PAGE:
This dissertation will discuss three different approaches for optical components and communication systems using high speed ICs: a homodyne optical phase locked loop (OPLL), a heterodyne OPLL, and a new WDM receiver architecture.

The homodyne OPLL receiver is designed for short-link optical communication systems using coherent modulation for high spectral efficiency. The phase-locked coherent receiver can recover the transmitted data without requiring complex back-end digital signal processing to recover the phase of the received optical carrier. The main components of the homodyne OPLL are a photonic IC (PIC), an electrical IC (EIC), and a loop filter. One major challenge in OPLL development is loop bandwidth; this must be of order 1 GHz in order for the loop to adequately track and suppress the phase fluctuations of the locked laser, yet a 1 GHz loop bandwidth demands small (<100 ps) propagation delays if the loop is to be stable. Monolithic integration of the high-speed loop components onto one electrical and one photonic IC decreases the total loop delay. We have designed and demonstrated an OPLL with a compact size of 10 x 10 mm2, stably operating with a loop bandwidth of 1.1 GHz, a loop delay of 120 ps, a pull-in time of 0.55 us and lock time of <10 ns. The coherent receiver can received 40 Gb/s BPSK with a bit error rate (BER) of <10-7, and operates up to 35 Gb/s with BER <10-12.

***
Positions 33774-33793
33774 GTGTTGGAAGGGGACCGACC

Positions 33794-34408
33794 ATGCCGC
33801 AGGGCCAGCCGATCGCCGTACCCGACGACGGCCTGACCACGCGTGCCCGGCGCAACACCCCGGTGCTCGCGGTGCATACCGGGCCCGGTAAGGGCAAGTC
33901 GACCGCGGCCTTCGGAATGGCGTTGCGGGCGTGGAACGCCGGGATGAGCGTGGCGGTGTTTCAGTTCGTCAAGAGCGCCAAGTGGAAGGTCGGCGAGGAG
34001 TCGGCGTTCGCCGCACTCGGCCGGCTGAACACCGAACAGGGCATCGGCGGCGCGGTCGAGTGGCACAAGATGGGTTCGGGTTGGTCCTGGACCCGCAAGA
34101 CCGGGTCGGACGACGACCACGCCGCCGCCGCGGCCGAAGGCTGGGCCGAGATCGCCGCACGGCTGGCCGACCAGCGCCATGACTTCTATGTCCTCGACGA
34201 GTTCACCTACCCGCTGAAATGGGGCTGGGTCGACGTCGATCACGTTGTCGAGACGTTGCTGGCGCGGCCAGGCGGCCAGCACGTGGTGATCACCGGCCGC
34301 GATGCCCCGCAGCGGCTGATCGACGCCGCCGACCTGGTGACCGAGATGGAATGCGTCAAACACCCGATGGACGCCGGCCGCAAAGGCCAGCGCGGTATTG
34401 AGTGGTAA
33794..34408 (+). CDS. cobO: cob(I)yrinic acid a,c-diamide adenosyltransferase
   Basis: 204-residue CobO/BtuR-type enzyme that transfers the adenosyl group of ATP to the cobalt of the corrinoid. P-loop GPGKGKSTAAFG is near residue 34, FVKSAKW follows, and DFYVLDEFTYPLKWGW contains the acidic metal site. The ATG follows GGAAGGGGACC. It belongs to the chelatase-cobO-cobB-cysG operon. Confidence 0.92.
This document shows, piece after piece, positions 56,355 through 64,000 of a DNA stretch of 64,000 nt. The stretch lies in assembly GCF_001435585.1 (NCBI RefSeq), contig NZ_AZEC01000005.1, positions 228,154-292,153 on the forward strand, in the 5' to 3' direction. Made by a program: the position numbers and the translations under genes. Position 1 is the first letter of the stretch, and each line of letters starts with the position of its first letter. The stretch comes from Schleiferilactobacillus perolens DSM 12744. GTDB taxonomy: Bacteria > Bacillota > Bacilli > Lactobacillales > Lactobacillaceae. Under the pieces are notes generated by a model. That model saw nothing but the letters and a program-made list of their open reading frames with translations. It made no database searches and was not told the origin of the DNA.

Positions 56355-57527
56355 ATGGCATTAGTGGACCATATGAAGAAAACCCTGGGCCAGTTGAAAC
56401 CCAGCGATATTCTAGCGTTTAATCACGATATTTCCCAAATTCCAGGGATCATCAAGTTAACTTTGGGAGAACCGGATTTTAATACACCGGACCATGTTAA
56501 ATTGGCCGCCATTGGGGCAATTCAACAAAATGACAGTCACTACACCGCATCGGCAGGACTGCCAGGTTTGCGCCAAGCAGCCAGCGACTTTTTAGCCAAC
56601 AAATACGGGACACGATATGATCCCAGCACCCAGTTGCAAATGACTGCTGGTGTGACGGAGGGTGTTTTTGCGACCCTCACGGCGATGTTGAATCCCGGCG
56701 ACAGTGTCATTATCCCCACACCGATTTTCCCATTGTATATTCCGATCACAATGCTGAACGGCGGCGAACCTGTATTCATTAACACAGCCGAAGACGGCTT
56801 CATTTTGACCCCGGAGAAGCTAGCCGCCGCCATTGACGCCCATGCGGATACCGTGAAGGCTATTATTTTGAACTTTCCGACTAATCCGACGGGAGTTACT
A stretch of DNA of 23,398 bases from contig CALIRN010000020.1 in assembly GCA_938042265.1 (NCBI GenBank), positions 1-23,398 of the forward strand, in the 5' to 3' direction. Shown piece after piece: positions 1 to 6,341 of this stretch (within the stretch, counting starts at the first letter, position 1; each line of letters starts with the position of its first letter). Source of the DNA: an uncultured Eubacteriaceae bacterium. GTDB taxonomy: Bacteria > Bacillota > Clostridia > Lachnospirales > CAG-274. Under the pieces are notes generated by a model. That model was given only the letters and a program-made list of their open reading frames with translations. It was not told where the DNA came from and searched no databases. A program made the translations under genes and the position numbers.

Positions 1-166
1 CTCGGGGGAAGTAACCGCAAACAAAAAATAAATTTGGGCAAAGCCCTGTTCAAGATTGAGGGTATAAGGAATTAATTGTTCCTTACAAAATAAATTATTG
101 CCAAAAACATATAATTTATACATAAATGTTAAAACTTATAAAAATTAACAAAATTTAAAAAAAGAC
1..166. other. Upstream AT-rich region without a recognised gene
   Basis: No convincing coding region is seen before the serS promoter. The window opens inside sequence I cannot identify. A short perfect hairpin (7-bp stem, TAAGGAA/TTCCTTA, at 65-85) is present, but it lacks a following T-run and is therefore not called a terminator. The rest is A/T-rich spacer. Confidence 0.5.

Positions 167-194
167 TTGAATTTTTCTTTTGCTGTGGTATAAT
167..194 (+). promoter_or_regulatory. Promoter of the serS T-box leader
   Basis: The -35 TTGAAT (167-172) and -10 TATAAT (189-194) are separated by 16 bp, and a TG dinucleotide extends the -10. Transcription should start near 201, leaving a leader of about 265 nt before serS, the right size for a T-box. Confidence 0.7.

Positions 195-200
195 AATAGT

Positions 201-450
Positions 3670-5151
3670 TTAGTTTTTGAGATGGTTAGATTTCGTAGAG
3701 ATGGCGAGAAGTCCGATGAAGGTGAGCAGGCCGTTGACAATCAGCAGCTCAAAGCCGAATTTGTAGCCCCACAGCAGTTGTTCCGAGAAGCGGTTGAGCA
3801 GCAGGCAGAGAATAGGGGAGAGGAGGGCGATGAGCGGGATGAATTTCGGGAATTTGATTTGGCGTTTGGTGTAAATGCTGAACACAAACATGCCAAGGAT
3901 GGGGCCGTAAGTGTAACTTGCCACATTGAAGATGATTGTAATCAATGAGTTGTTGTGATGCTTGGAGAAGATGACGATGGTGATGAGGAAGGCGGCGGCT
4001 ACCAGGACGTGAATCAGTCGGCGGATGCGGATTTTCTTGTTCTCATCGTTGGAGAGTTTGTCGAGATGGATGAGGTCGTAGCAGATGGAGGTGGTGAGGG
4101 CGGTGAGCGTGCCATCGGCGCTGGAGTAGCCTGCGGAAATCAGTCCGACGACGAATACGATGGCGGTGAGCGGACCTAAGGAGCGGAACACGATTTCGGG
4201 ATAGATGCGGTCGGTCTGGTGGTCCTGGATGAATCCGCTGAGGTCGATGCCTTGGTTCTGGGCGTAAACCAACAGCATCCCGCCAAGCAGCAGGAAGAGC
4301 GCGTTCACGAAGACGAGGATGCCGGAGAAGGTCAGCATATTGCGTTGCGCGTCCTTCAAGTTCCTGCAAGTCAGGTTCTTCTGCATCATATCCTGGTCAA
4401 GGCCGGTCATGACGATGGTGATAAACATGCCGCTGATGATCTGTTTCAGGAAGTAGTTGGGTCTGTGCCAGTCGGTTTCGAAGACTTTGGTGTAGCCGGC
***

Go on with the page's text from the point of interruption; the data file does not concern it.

The thesis also describes heterodyne OPLLs. These can be used to synthesize optical wavelengths of a broad bandwidth (optical wavelength synthesis) with narrow linewidth and with fast frequency switching. There are many applications of such narrow linewidth optical signal sources, including low phase noise mm-wave and THz-signal sources, wavelength-division-multiplexed optical transmitters, and coherent imaging and sensor systems. The heterodyne OPLL also has the same stability issues (loop delay and sensitivity) as the homodyne OPLL. In the EIC, a single sideband mixer operating using digital design principles (DSSBM) enables precisely controlled sweeping of the frequency of the locked laser, with control of the sign of the frequency offset. The loop’s phase and frequency difference detector (PFD) uses digital design techniques to make the OPLL loop parameters only weakly sensitive to optical signal levels or optical or electrical component gains. The heterodyne OPLL operates stably with a loop bandwidth of 550 MHz and loop delay of <200 ps. An initial OPLL design exhibited optical frequency (wavelength) synthesis from -6 GHz to -2 GHz and from 2 GHz to 9 GHz. An improved OPLL reached frequency tuning up to 25 GHz. The homodyne OPLL exhibits -110 dBc/Hz phase noise at 10 MHz offset and -80 dBc/Hz at 5 kHz offset.